Lucian Kim

Lucian Kim is NPR's international correspondent based in Moscow. He has been reporting on Europe and the former Soviet Union for the past two decades.

Before joining NPR in 2016, Kim was based in Berlin, where he was a regular contributor to Slate and Reuters. As one of the first foreign correspondents in Crimea when Russian troops arrived, Kim covered the 2014 Ukraine conflict for news organizations such as BuzzFeed and Newsweek.

Kim first moved to Moscow in 2003, becoming the business editor and a columnist for the Moscow Times. He later covered energy giant Gazprom and the Russian government for Bloomberg News.

Kim started his career in 1996 after receiving a Fulbright grant for young journalists in Berlin. There he worked as a correspondent for the Christian Science Monitor and the Boston Globe, reporting from central Europe, the Balkans, Afghanistan, and North Korea.

He has twice been the alternate for the Council on Foreign Relations' Edward R. Murrow Fellowship.

Kim was born and raised in Charleston, Illinois. He earned a bachelor's degree in geography and foreign languages from Clark University, studied journalism at the University of California at Berkeley, and graduated with a master's degree in nationalism studies from Central European University in Budapest.

Russian opposition politician Alexei Navalny sits on a beige couch in his Moscow apartment, clasps his hands and closes his eyes.

"I want to get into the prosecutor's apartment," he says over and over, as blue smoke rises from the floor. There's a loud "zing" — and suddenly Navalny finds himself more than 1,000 miles away, sitting on the couch of a rental vacation home overlooking the picturesque coast of Montenegro.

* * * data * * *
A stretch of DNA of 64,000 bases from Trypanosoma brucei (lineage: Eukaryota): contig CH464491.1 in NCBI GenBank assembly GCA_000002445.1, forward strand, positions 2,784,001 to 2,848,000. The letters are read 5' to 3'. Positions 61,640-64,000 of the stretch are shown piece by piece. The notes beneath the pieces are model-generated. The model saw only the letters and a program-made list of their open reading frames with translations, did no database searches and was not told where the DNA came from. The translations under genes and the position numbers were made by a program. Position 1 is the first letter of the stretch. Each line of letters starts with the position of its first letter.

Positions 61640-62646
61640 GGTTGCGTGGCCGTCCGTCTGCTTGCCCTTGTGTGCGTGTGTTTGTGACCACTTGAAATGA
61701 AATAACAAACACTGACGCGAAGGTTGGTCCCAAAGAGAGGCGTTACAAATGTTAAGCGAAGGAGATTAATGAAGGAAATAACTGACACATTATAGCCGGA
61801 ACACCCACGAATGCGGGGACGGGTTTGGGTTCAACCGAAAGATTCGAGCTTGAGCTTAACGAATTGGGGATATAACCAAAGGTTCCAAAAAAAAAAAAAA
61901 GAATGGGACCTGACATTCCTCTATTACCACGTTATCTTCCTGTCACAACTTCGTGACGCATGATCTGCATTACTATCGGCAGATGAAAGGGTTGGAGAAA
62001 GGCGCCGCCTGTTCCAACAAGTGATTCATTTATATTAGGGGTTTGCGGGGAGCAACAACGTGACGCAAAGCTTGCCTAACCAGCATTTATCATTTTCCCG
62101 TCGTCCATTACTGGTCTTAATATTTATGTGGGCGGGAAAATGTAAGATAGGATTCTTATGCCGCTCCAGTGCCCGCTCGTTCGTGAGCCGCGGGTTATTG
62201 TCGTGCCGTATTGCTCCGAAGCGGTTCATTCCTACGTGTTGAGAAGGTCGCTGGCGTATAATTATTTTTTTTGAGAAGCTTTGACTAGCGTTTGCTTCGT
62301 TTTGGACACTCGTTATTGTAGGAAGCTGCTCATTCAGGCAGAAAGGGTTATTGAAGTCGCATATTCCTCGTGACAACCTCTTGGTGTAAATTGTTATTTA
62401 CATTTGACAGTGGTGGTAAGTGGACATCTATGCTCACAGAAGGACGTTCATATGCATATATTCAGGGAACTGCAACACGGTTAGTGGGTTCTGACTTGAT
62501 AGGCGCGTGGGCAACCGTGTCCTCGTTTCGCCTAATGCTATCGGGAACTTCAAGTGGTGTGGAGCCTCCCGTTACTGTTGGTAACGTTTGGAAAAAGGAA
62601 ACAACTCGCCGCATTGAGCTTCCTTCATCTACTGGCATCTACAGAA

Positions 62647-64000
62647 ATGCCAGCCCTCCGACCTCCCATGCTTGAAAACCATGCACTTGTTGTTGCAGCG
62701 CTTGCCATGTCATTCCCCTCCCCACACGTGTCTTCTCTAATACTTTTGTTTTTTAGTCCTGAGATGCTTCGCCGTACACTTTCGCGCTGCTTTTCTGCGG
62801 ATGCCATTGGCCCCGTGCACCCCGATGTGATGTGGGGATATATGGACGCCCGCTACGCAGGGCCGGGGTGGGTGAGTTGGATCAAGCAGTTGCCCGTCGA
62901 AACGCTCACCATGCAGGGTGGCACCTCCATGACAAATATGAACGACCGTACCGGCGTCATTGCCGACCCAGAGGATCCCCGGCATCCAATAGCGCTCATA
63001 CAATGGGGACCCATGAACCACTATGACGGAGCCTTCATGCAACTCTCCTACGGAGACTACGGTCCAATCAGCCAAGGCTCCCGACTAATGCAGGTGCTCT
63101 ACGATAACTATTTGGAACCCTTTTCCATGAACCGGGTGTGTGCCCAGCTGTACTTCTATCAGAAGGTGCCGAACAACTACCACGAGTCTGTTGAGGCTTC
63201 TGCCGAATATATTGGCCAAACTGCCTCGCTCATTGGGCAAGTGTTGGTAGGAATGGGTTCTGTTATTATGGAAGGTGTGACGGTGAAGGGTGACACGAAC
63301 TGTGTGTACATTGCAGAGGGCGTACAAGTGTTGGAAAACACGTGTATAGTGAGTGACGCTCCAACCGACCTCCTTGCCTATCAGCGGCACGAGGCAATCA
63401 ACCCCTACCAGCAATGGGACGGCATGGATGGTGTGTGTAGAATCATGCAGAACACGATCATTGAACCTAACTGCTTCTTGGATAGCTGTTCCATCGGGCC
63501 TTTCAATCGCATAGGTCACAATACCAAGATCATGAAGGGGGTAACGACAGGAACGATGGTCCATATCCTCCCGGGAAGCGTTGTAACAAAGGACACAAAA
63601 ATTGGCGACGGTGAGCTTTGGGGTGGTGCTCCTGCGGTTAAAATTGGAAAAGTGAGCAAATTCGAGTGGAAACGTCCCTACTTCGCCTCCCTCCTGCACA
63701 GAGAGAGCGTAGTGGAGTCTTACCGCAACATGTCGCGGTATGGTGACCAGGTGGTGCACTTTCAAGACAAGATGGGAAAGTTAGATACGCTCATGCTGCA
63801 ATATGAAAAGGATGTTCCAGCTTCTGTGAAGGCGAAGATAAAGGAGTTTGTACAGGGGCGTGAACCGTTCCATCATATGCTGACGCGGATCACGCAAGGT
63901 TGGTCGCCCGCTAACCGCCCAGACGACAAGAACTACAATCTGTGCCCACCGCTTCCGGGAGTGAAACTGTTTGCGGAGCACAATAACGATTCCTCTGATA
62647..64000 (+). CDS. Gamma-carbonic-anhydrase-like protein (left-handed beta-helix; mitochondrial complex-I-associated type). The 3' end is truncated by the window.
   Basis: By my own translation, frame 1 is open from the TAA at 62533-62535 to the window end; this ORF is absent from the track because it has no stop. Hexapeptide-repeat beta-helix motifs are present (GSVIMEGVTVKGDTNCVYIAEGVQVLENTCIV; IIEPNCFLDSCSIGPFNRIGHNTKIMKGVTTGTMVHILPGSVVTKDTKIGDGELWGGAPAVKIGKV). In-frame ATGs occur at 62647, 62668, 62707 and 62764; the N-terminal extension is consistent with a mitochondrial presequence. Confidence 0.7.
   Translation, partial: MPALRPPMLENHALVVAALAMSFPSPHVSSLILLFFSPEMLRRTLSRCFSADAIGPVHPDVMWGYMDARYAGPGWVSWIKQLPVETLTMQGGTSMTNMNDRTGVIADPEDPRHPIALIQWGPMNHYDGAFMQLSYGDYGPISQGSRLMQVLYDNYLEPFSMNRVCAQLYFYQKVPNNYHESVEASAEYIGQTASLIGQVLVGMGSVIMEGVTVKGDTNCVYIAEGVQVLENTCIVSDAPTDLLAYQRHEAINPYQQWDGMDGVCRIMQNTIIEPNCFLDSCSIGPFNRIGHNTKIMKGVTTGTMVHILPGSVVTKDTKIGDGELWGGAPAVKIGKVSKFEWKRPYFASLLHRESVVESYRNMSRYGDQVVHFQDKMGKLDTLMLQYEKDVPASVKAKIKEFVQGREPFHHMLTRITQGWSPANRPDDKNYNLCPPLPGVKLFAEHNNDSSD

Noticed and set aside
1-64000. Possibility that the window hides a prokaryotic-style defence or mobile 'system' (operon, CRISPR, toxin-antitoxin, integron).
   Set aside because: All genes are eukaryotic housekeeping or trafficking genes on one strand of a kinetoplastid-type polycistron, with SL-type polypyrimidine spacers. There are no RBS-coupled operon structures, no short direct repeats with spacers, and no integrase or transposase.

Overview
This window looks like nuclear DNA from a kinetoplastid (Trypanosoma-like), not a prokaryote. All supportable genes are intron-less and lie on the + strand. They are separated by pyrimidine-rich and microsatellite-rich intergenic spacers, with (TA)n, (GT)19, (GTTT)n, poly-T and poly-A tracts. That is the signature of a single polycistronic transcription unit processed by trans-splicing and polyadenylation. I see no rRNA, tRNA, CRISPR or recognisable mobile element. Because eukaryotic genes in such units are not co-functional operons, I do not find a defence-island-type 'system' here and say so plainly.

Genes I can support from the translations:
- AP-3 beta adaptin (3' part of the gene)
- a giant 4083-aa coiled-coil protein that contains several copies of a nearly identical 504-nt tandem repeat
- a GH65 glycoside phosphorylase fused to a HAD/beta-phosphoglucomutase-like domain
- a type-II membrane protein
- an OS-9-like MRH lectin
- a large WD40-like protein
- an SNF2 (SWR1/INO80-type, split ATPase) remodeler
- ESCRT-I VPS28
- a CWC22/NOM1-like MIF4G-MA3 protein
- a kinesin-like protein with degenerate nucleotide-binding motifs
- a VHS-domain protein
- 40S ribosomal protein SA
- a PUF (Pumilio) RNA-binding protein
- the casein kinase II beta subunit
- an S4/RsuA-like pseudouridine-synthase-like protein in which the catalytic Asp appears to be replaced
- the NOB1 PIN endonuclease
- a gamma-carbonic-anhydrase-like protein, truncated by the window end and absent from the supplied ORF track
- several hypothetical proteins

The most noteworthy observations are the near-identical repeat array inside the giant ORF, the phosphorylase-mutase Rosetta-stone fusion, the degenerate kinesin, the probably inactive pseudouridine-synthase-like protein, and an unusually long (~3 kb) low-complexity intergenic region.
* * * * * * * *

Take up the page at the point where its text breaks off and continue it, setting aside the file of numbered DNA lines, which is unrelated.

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Updated 5:37 p.m. ET

A Russian court has sentenced a man to six years in prison. His crime? Being a practicing Jehovah's Witness.

Sergei Klimov was sentenced Tuesday in the Siberian college town of Tomsk. He is one of a number of Jehovah's Witnesses to be convicted in the two years since Russia's Supreme Court banned the religious group as an extremist organization.

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When President Trump held his first meeting with Ukrainian President Volodymyr Zelenskiy at the United Nations last month, one offhand remark by the U.S. president stood out to many Ukrainians.

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Burisma Group, the Ukrainian energy company where former Vice President Joe Biden's son once served on the board of directors, keeps a low profile. Although the company advertises itself as one of Ukraine's largest private natural gas producers, it is almost impossible to find.

On its website, Burisma lists an address in Cyprus, and in the Ukrainian capital, Kyiv, the company's offices are ensconced inside a nondescript, five-story business center in a residential neighborhood.

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The last thing Ukrainian President Volodymyr Zelenskiy did before flying to New York this week was sign his country's first law on presidential impeachment.

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On Aug. 1, Yegor Zhukov posted his last YouTube video, making an impassioned appeal to support anti-government protesters caught up in the wheels of Russia's criminal justice system. Wearing a dark blue button-down shirt, the 21-year-old Moscow political science student leaned into the camera and urged Russians not to be cowed into silence.

"Russia will eventually be free," he said. "But we may not live to see it if we let fear win."

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All right. In Russia, there were big protests over the summer in opposition to the Putin government, and the government responded by cracking down. Amnesty International called it an unprecedented attack on freedom of assembly and free speech.

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